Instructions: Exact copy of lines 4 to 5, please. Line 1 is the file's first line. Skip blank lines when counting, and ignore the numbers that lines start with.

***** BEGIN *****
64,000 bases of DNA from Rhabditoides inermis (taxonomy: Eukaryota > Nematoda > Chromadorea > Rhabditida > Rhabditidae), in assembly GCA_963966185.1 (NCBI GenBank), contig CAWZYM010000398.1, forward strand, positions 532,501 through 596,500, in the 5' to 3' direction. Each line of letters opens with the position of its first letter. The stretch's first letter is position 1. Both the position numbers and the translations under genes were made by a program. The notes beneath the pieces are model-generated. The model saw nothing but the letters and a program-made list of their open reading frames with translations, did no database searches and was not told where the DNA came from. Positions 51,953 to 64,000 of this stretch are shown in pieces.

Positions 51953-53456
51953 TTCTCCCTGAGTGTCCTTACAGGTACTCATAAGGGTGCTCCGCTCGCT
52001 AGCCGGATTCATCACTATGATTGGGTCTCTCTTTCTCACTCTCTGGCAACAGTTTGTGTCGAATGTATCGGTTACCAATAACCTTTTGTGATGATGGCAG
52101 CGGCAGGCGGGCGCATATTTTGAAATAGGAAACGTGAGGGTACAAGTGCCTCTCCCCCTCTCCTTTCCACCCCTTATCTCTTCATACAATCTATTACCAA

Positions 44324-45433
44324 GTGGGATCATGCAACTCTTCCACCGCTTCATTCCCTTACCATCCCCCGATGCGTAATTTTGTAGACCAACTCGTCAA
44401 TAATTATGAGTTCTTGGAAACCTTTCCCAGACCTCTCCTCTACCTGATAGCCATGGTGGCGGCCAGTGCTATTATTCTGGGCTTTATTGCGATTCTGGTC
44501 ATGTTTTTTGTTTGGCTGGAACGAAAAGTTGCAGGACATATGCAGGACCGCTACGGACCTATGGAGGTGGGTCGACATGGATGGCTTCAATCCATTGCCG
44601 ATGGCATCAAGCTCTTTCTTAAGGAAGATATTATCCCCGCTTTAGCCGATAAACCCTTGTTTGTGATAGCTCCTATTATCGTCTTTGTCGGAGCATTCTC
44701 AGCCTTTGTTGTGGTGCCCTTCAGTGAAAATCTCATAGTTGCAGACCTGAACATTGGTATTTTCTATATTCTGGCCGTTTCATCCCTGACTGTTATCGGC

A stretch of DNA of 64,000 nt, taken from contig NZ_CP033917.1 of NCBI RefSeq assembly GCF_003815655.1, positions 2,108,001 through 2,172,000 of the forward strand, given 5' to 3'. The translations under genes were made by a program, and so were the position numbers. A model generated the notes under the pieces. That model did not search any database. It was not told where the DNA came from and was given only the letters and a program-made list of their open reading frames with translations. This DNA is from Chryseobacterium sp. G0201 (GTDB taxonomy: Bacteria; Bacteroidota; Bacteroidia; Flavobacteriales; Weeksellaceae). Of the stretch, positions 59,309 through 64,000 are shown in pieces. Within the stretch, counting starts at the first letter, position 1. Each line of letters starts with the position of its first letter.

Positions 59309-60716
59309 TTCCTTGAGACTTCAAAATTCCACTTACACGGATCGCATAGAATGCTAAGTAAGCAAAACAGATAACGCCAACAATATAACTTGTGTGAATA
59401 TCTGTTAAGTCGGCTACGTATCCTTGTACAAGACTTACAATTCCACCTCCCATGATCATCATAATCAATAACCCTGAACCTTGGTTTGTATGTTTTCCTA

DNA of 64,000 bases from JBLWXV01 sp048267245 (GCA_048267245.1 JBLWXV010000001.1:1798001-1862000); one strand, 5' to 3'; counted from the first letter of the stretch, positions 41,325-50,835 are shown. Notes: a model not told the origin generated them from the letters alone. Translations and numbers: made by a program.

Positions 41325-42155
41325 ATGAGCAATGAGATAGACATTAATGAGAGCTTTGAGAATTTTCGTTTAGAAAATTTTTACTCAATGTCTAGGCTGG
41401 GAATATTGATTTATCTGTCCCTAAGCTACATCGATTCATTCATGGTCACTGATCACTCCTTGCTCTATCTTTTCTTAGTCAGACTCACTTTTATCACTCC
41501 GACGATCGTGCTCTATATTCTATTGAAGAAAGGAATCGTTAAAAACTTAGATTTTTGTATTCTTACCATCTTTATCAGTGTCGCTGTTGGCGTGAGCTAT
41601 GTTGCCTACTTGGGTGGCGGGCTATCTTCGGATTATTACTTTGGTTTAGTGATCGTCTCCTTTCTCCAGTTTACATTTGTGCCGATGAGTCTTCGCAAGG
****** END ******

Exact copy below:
52001 AGCCGGATTCATCACTATGATTGGGTCTCTCTTTCTCACTCTCTGGCAACAGTTTGTGTCGAATGTATCGGTTACCAATAACCTTTTGTGATGATGGCAG
52101 CGGCAGGCGGGCGCATATTTTGAAATAGGAAACGTGAGGGTACAAGTGCCTCTCCCCCTCTCCTTTCCACCCCTTATCTCTTCATACAATCTATTACCAA